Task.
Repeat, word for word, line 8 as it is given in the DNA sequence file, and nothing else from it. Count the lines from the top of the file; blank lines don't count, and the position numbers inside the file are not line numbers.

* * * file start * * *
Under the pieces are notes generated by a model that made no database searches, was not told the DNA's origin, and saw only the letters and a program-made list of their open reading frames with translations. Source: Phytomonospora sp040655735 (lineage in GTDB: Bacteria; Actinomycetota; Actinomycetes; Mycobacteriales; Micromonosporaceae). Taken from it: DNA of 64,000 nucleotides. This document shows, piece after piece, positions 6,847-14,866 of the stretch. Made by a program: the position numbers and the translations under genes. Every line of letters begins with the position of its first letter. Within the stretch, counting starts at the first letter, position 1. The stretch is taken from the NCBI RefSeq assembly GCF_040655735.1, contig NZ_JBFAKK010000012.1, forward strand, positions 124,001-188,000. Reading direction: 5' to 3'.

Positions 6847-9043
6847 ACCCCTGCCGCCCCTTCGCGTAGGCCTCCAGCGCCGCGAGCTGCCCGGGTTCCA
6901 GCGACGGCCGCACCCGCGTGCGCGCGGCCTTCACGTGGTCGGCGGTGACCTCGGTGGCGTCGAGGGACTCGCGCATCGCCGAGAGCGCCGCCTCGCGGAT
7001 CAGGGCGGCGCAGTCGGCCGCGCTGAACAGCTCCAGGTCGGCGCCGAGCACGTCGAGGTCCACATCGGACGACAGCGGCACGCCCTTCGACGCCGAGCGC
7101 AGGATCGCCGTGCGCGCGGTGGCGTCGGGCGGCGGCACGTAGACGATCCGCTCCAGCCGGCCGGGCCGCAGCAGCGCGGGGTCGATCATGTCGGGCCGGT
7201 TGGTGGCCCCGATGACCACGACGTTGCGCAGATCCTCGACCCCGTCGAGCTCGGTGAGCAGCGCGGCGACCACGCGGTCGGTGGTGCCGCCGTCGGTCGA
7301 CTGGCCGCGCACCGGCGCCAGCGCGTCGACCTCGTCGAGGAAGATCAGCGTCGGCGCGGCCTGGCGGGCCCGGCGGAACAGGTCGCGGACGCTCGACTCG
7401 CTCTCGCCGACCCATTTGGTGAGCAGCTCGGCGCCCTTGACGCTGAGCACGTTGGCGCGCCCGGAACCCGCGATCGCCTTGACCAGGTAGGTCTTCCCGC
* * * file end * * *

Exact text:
7301 CTGGCCGCGCACCGGCGCCAGCGCGTCGACCTCGTCGAGGAAGATCAGCGTCGGCGCGGCCTGGCGGGCCCGGCGGAACAGGTCGCGGACGCTCGACTCG